• Fatal
    • Life-threatening
    • Disabling/incapacitating
    • Results in hospitalization or prolongs a hospital stay
    • A congenital abnormality
    • Other important medical events may also be considered serious AEs if they may require medical or surgical intervention to prevent one of the outcomes listed above.

  9. Cohort 3: Percentage of Participants With All Treatment-Emergent AEs and Treatment-Emergent SAEs [ Time Frame: From first dose date up to Week 24 ]

    TEAEs were defined as any AEs that begin or worsen on or after the start of study drug through 30 days after the last dose of study drug. The severity was graded based on the Gilead Sciences Grading Scale for Severity of Adverse Events. An AE that met one or more of the following outcomes was classified as serious:

    • Fatal
    • Life-threatening
    • Disabling/incapacitating
    • Results in hospitalization or prolongs a hospital stay
    • A congenital abnormality
    • Other important medical events may also be considered serious AEs if they may require medical or surgical intervention to prevent one of the outcomes listed above.


Secondary Outcome Measures :
  1. PK Parameter: Ctau of EVG, FTC, TFV, and COBI (Cohort 1) [ Time Frame: 0 (pre-dose, ≤ 30 minutes prior to dosing), 5 minutes, 0.25, 0.5, 1, 1.5, 2, 4, 5, 8 and 24 hours post-dose at Week 4 ]
    Ctau is defined as the observed drug concentration at the end of the dosing interval.

  2. PK Parameter: Ctau of EVG, FTC, TFV, and COBI (Cohort 2) [ Time Frame: (pre-dose, ≤ 30 minutes prior to dosing), 0.25, 0.5, 1, 1.5, 2, 3, 4, 5, 8, and 24 hours post-dose at Week 4 ]
    Ctau is defined as the observed drug concentration at the end of the dosing interval.

  3. PK Parameter: Ctau of EVG, FTC, TFV, and COBI (Cohort 3) [ Time Frame: 0 (pre-dose, ≤ 30 minutes prior to dosing), 0.25, 0.5, 1, 1.5, 2, 3, 4, 5, and 8 hours post-dose at Week 2 ]
    Ctau is defined as the observed drug concentration at the end of the dosing interval.

  4. PK Parameter: Cmax of EVG, TAF, FTC, TFV, and COBI (Cohort 1) [ Time Frame: 0 (pre-dose, ≤ 30 minutes prior to dosing), 5 minutes, 0.25, 0.5, 1, 1.5, 2, 4, 5, 8 and 24 hours post-dose at Week 4 ]
    Cmax is defined as the maximum concentration of drug.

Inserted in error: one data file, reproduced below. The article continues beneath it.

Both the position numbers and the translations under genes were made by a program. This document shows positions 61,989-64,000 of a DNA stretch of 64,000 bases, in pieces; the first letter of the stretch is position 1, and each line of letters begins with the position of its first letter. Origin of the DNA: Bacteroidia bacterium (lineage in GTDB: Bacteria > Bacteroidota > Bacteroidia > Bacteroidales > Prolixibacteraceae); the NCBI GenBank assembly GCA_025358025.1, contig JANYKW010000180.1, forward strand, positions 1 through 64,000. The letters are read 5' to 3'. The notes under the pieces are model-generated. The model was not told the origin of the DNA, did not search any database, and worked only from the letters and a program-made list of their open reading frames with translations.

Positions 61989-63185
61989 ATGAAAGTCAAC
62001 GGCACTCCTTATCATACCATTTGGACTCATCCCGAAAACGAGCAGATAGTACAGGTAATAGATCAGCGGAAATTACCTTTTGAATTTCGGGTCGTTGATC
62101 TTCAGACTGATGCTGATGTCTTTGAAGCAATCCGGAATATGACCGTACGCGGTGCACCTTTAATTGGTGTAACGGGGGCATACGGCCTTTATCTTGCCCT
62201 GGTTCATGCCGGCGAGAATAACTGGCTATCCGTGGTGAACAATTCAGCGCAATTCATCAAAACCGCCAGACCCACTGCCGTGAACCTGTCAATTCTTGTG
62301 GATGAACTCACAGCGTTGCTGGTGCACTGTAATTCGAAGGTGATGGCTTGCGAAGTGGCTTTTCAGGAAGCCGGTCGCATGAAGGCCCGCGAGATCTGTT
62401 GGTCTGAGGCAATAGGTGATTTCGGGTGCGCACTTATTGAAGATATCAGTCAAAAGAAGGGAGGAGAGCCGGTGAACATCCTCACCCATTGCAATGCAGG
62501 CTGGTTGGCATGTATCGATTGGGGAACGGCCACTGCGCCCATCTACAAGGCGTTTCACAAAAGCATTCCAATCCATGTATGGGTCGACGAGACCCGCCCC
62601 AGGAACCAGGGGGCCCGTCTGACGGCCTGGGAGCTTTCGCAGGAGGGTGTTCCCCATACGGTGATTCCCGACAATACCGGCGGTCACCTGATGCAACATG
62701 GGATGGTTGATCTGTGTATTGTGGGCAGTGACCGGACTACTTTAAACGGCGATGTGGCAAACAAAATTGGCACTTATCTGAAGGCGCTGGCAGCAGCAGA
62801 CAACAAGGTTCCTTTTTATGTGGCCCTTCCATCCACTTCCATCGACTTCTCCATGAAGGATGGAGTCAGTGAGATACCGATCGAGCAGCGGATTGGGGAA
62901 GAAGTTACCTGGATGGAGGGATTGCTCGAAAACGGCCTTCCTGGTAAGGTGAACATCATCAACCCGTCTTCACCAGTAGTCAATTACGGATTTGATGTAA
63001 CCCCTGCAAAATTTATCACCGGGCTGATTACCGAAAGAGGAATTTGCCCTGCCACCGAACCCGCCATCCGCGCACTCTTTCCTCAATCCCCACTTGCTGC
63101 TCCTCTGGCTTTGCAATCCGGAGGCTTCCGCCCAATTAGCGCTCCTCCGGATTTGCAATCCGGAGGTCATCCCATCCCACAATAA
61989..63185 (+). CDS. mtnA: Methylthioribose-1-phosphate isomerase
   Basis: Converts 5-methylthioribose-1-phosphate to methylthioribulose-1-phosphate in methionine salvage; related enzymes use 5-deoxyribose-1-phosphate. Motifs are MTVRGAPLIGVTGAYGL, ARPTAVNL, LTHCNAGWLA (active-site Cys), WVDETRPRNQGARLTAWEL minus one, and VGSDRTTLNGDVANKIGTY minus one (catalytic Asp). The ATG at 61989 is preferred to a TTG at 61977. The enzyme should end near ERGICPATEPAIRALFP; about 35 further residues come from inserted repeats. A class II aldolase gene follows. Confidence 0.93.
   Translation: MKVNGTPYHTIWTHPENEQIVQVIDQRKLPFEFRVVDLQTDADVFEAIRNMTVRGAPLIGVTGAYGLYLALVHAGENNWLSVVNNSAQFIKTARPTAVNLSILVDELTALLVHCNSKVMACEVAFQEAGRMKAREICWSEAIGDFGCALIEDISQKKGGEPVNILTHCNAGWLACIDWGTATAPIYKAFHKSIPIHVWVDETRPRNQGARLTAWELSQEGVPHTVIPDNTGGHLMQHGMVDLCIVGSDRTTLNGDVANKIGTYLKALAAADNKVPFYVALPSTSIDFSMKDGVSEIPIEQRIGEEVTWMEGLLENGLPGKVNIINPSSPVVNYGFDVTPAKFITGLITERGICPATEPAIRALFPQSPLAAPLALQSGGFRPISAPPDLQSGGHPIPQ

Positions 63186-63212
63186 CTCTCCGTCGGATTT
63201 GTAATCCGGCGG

5. PK Parameter: Cmax of EVG, TAF, FTC, TFV, and COBI (Cohort 2) [ Time Frame: 0 (pre-dose, ≤ 30 minutes prior to dosing), 0.25, 0.5, 1, 1.5, 2, 3, 4, 5, 8, and 24 hours post-dose at Week 4 ]
    Cmax is defined as the maximum concentration of drug.

  6. PK Parameter: Cmax of EVG, TAF, FTC, TFV, and COBI (Cohort 3) [ Time Frame: 0 (pre-dose, ≤ 30 minutes prior to dosing), 0.25, 0.5, 1, 1.5, 2, 3, 4, 5, and 8 hours post-dose at Week 2 ]
    Cmax is defined as the maximum concentration of drug.

  7. PK Parameter: CL of EVG and TAF (Cohort 1) [ Time Frame: 0 (pre-dose, ≤ 30 minutes prior to dosing), 5 minutes, 0.25, 0.5, 1, 1.5, 2, 4, 5, 8 and 24 hours post-dose at Week 4 ]
    Clearance (CL) is defined as the systemic clearance of the drug following intravenous administration.

  8. PK Parameter: CL of EVG and TAF (Cohort 2) [ Time Frame: 0 (pre-dose, ≤ 30 minutes prior to dosing), 0.25, 0.5, 1, 1.5, 2, 3, 4, 5, 8, and 24 hours post-dose at Week 4 ]
    Clearance (CL) is defined as the systemic clearance of the drug following intravenous administration.

  9. PK Parameter: CL of EVG and TAF (Cohort 3) [ Time Frame: 0 (pre-dose, ≤ 30 minutes prior to dosing), 0.25, 0.5, 1, 1.5, 2, 3, 4, 5, and 8 hours post-dose at Week 2 ]
    Clearance (CL) is defined as the systemic clearance of the drug following intravenous administration.

  10. PK Parameter: Vz of EVG and TAF (Cohort 1) [ Time Frame: 0 (pre-dose, ≤ 30 minutes prior to dosing), 5 minutes, 0.25, 0.5, 1, 1.5, 2, 4, 5, 8 and 24 hours post-dose at Week 4 ]
    Vz is defined as the volume of distribution of the drug after intravenous administration.

  11. PK Parameter: Vz of EVG and TAF (Cohort 2) [ Time Frame: 0 (pre-dose, ≤ 30 minutes prior to dosing), 0.25, 0.5, 1, 1.5, 2, 3, 4, 5, 8, and 24 hours post-dose at Week 4 ]
    Vz is defined as the volume of distribution of the drug after intravenous administration.